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Emily Dickinson's writing often expresses gratitude for mystery, for the ineffable and evanescent in nature, the human soul, and the divine. Nimble Believing explores Dickinson's poetry of faith and doubt concerning an unknown God, and also considers her preoccupation with the unknowns of nature, the afterlife, and the human soul. James McIntosh's highly original study is the first to focus on the centrality of this theme in Dickinson's poetry. It makes good use of a broad range of recent commentary, including feminist readings that treat Dickinson as a dynamic and intellectually experimental poet who opens her texts to the reader's interpretation.
". . . an impressive book that will win a place as the best book on its subject. Nobody reads Dickinson without asking how doubt and faith can be expressed so powerfully by the same poet. No critic has addressed this issue with such command of the material and such persuasive argument as McIntosh."
—Robert Regan, University of Pennsylvania
"James McIntosh's study concerns the tension between faith and doubt in Emily Dickinson's poetry—not a new topic, but one that is crucial not only thematically within Dickinson's poems but also to her very vocation and practice as a poet. . . . The value of McIntosh's book lies in his steadily intelligent and knowledgeable anatomy of the conflicting and intersecting inclinations and responses in those endlessly fascinating and enigmatic poems. . . . This is a truly literary study in the largest, most humane, sense. Instead of subjecting poems to the distortions of theory, it brings biography, theology, psychology, and cultural history to bear on the intricacies of language, where all the issues of the poet's life and work converge, contend, and seek resolution."
—Albert Gelpi, Stanford University, American Literature, March 2002
"Many of [Dickinson's[ poems express elements that are traditional to her faith. . . but many more are full of expressions of doubt, unbelief, and outright despair. Sometimes Dickinson both affirms and denies her spiritual belief in the same poem. McIntosh provides a thorough study of this phenomenon in Dickinson's life and writing, revealing her as a vital intellect who could see simultaneously contradictory sides of a single issue. That she cultivated this power and used it as a source of poetic inspiration is an aspect of her appeal to the modern mind. McIntosh offers insightful readings of many of Dickinson's difficult poems and finds an echo of her 'nimble believing' in other 19th-century writers—Emerson, Thoreau, and Melville. . . . [A] significant contribution to Dickinson studies for upper-division undergraduates and above."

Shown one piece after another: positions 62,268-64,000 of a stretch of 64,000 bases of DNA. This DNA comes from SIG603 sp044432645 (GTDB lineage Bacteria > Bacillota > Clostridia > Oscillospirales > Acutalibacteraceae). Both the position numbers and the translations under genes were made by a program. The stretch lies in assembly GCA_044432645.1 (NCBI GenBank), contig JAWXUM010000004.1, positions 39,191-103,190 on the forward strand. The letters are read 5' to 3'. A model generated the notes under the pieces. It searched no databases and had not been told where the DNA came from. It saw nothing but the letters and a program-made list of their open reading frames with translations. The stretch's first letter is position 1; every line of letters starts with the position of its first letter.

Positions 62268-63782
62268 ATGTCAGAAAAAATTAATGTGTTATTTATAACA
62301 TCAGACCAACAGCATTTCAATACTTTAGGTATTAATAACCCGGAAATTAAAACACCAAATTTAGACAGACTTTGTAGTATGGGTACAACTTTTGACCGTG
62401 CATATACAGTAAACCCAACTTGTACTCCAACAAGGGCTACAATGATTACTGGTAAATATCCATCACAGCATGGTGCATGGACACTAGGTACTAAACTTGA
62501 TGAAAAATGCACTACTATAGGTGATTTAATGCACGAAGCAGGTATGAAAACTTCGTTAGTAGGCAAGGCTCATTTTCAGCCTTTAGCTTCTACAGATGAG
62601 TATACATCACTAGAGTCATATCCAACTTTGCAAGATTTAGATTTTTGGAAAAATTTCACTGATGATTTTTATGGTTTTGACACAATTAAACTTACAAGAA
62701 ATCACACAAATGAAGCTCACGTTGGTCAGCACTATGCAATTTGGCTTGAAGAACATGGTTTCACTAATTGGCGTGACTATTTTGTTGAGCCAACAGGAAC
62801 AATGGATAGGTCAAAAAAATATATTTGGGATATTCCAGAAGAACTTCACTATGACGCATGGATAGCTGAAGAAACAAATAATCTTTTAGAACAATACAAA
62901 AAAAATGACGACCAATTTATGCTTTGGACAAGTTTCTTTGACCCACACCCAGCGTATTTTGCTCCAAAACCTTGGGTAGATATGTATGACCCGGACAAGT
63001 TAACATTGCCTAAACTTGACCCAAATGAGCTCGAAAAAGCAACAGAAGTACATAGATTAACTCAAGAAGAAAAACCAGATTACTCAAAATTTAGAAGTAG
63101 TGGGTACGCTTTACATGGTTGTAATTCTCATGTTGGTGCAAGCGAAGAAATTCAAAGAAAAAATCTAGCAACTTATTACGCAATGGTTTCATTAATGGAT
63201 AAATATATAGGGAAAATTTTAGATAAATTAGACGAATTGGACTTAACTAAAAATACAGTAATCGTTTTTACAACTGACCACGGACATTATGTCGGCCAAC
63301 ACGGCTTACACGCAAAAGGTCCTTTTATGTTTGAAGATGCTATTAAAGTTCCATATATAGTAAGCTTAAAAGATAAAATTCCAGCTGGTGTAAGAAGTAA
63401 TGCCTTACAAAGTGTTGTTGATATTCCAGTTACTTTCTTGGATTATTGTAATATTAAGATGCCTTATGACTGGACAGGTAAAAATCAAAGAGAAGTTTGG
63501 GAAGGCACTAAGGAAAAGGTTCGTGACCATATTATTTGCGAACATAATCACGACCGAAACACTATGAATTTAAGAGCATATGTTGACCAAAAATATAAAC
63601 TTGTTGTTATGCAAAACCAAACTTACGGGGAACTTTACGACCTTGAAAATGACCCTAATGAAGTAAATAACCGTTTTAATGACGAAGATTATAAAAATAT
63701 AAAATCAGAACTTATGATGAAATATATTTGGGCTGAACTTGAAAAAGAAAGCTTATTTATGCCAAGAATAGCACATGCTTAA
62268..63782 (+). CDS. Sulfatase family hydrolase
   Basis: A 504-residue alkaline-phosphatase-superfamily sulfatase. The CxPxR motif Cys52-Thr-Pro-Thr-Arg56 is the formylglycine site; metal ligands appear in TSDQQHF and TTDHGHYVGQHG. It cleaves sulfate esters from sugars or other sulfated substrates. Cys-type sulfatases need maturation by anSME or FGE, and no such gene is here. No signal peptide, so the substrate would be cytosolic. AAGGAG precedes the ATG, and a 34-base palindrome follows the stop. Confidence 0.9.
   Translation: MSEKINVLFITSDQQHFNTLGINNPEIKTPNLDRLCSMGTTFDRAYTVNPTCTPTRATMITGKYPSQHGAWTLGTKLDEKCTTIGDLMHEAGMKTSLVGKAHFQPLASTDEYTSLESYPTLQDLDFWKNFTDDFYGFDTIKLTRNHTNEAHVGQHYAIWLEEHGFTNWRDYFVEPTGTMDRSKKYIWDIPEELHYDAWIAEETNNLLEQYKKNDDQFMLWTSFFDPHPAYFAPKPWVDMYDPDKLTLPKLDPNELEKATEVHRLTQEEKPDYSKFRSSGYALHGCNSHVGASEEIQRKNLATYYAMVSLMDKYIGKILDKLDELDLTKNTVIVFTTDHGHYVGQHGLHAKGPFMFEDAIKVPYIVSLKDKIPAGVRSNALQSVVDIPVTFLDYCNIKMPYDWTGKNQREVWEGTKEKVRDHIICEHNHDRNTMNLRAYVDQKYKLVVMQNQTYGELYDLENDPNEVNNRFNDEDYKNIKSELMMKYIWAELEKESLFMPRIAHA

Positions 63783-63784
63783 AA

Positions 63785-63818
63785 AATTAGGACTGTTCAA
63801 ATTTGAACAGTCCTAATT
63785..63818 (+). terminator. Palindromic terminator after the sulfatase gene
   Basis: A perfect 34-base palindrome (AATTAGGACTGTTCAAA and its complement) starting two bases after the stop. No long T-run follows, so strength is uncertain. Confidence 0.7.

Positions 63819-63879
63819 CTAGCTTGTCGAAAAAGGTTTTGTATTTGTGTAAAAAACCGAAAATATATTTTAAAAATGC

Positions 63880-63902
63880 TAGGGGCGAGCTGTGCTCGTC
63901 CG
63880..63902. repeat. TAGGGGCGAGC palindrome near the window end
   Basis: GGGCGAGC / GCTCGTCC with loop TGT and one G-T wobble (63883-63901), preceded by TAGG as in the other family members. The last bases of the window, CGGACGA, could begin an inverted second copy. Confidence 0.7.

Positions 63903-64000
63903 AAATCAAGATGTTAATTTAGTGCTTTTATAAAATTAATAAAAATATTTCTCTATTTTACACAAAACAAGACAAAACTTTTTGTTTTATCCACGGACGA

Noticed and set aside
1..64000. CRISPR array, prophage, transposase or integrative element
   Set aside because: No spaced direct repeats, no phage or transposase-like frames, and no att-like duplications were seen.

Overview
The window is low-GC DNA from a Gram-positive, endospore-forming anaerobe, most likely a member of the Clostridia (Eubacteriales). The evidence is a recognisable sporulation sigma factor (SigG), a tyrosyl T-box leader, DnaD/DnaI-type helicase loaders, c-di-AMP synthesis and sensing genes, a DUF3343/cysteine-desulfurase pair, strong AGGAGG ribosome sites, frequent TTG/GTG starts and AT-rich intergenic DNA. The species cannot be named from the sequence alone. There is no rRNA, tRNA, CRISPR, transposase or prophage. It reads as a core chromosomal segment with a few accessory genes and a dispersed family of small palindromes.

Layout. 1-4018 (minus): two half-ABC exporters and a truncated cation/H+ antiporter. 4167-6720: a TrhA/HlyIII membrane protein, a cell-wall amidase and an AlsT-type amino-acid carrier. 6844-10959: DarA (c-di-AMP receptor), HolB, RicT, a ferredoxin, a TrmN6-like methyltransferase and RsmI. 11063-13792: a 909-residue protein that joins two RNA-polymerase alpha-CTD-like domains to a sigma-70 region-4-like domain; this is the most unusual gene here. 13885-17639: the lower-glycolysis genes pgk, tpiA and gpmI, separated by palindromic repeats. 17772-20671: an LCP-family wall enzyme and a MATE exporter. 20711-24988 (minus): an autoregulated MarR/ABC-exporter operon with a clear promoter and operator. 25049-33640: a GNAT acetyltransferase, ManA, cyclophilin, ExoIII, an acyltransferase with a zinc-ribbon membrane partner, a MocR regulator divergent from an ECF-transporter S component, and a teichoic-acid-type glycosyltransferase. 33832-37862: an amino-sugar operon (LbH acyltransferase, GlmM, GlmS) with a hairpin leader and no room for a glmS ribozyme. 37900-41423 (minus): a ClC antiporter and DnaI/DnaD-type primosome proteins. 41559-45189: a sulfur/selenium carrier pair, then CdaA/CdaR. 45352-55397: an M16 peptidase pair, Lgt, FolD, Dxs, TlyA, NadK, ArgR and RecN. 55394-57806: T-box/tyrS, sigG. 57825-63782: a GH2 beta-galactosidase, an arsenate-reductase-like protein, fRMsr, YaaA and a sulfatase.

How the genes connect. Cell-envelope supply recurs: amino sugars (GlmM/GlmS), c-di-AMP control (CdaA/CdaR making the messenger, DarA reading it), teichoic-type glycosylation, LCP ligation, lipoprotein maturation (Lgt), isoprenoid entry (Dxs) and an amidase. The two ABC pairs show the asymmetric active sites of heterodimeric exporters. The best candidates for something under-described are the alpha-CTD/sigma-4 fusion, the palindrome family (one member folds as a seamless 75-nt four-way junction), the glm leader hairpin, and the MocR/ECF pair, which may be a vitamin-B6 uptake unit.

—P. J. Ferlazzo, Northern Arizona University, Choice, January 2001
"McIntosh skillfully weaves explication of individual poems (from the Johnson edition, for Franklin's was not yet available) into persuasive and plainly written exposition. . . . This is a strong and admirable book. . . ."
—Benjamin Lease, Emeritus, Northeastern Illinois University, Emily Dickinson International Society Bulletin, November/December 2000
"McIntosh shows the power of Dickinson's religious quest in word, in verse, and in truth. He shows that she was much more than an ever-adolescent angry rebel trying to subvert the religious oppression of benighted Amherst neighbors. He demonstrates her conviction that 'life is fundamentally sacred'. I highly recommend Nimble Believing as a book that sheds further light for Dickinson studies, and I recommend the author as one of those 'very nimble Gentlemen'.
—Cynthia L. Hallen, Emily Dickinson Journal, 2001
"The most subtly intelligent discussion of Dickinson's spirituality."
—Harold Bloom, Genius
". . . readable, rewarding, and engaging."
—Jerome Mazzaaro, Sewanee Review, Winter 2001
"In tracing the means by which Dickinson learned to thrive by contemplating the Unknown, McIntosh examines the paradoxical culture that produced her. . . . Nimble Believing is, for the most part, essentially an informed, direct treatment of Dickinson's poetry that abstains from participating in the main currents of critical speculation about Dickinson's work being generated these days—for example, debates about the textual integrity of her poems, her deployment of personae, her experimental approach to language. The book's cardinal virtues are, I think, its siting of Dickinson's poems within the broader context of mid-nineteenth-century religious doubt in America and its elucidation of Emerson's influence upon Dickinson."
—James R. Guthrie, Wright State University, South Atlantic Review, October 2000
"McIntosh's study is exciting in its discussion of the unknown as a possible ground for (paradoxically) a belief of sorts. He builds a good argument through a carefully structured study...and provides helpful and at times refreshing readings of Dickinson's poetry."
—Lynda Szabo, Christianity and Literature
Notes on texts xi
1 Introduction: Nimble Believing 1
2 Varieties of Religion in Emily Dickinson 35
3 Bible Stories and Divine Encounters 81
4 The Unknown as Needed and Dreadful 123
Index of First Lines 189